Thursday, November 06, 2008

Bangalore: No more 'City of lakes'

Bangalore: No more 'City of lakes'

Express Features
First Published : 05 Nov 2008 03:10:00 PM IST
Last Updated :

Bangalore’s once popular sobriquet “city of lakes” is slowly losing its significance.

For centuries, the city was blessed with several hundreds of lakes and tanks, due to the great vision of the city’s founder, Kempe Gowda, who built chains of such water bodies to impound run off water while utilizing the same for the serving the water needs of the people.

Even in the second half of the 20th century, the number of lakes in the city stood at 262. Sadly, as per satellite imagery of 2003, only 33 lakes are visible, out of which only about 18 exist in some shape.

These lakes have continued to serve the traditional purposes apart from helping maintain the eco system of the city.

And, with the passage of time, due to rapid urbanisation and improper environment planning the functions served by the lakes and tanks have gradually changed. Research studies have shown that traditional uses such as drinking, or for livelihood activities such as agriculture, livestock, fishing, washing, etc. still continue in the city, despite the dislocation in many places of villages and traditional users. In fact, in a study done on Hebbal lake by Centre for Ecological Sciences, Indian Institute of Science on Economic Valuation of Wetlands in 1999, suggested that lakes were being used for what is called as direct use benefits, i.e., agriculture, fishing, fuel wood, harvesting etc.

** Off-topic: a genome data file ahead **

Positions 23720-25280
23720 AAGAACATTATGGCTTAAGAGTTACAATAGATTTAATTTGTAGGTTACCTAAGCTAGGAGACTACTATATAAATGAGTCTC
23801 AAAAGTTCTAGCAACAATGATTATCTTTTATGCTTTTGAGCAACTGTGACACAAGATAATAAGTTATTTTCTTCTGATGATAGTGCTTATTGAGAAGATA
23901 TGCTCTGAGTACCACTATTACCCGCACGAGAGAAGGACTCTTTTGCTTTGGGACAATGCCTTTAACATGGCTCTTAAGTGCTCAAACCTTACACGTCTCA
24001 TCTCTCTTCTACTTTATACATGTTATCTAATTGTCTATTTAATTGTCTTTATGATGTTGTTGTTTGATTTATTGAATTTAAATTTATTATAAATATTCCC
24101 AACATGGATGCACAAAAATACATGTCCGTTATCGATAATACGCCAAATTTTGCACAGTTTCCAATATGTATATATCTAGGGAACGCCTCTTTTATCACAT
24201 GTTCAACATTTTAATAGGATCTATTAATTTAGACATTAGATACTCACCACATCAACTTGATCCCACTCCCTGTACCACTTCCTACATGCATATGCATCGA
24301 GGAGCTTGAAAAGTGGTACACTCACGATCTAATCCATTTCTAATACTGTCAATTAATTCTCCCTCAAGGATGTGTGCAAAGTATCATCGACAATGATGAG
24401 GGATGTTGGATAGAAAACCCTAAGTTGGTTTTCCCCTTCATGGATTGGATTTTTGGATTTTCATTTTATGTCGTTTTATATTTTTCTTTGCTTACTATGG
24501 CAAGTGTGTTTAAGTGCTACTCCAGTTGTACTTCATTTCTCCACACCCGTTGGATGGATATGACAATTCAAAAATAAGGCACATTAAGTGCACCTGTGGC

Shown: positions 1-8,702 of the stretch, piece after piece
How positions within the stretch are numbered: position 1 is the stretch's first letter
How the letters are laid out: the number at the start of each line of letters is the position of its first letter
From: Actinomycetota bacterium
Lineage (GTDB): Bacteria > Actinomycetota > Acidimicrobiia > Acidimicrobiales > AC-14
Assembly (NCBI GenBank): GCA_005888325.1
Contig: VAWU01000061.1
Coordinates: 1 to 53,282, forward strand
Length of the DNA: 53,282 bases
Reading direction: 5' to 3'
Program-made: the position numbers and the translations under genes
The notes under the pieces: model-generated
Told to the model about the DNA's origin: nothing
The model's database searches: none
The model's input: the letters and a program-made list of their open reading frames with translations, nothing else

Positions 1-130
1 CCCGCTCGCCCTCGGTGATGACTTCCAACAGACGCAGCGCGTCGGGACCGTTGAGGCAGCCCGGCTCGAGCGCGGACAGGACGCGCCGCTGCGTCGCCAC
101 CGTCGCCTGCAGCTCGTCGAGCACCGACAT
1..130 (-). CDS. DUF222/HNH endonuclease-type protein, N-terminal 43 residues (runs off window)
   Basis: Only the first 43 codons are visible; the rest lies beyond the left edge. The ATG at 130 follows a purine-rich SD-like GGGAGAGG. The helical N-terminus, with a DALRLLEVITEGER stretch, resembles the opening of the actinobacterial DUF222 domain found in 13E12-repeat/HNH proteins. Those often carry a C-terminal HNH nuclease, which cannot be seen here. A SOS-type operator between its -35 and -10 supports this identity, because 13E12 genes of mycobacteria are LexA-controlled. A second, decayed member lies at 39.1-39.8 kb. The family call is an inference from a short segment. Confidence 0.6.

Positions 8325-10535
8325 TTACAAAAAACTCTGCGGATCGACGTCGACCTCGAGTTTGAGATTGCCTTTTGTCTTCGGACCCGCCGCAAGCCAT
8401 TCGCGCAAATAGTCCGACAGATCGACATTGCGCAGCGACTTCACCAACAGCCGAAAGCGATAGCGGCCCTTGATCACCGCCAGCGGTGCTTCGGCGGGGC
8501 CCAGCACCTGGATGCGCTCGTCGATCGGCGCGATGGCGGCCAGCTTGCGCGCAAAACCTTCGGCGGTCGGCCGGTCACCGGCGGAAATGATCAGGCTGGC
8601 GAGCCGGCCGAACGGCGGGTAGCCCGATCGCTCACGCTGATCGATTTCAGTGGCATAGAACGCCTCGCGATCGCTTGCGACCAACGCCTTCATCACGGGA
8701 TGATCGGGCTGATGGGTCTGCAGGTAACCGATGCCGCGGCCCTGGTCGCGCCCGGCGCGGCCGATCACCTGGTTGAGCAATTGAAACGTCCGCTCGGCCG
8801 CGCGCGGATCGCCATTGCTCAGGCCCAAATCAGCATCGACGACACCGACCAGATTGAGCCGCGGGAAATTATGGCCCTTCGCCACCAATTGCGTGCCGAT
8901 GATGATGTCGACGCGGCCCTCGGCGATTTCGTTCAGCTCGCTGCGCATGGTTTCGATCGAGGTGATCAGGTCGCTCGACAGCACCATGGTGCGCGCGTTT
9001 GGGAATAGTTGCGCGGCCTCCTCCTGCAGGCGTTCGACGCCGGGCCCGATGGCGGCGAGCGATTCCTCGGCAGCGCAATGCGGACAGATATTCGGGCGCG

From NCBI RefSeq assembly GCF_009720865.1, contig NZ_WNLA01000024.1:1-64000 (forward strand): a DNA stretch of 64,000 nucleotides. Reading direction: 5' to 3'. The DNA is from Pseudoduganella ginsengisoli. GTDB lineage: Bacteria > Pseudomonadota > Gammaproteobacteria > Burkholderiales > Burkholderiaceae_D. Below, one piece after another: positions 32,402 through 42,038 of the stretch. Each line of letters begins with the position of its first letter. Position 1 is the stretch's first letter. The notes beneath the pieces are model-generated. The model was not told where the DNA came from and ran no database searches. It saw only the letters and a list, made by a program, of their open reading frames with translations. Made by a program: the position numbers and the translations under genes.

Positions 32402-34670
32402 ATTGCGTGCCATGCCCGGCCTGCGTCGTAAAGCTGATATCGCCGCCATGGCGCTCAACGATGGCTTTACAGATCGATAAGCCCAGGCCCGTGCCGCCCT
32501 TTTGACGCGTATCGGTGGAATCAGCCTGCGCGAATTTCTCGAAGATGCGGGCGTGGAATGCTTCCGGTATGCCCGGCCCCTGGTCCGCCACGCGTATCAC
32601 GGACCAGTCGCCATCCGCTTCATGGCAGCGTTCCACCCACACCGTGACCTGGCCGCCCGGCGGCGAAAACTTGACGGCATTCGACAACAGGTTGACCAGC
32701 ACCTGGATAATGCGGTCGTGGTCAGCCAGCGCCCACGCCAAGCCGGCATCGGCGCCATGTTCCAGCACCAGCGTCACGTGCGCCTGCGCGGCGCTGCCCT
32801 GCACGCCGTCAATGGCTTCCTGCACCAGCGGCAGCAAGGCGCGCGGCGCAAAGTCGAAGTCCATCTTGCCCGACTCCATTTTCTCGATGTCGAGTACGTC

Increasing demands on land for real estate and infrastrucutre as well as illegal encroachments have led to the depletion of lakes. Many lakes which once enhanced the beauty of the city have been converted into bus stands, stadiums etc. Majestic bus stand, NGV sports complex, KGA golf course, residential layouts like Domlur were all built by filling lakes.

Today, Bangalore has a handful of freshwater lakes and water tanks, the largest of which are Madivala tank, Hebbal lake, Ulsoor lake and Sankey Tank.


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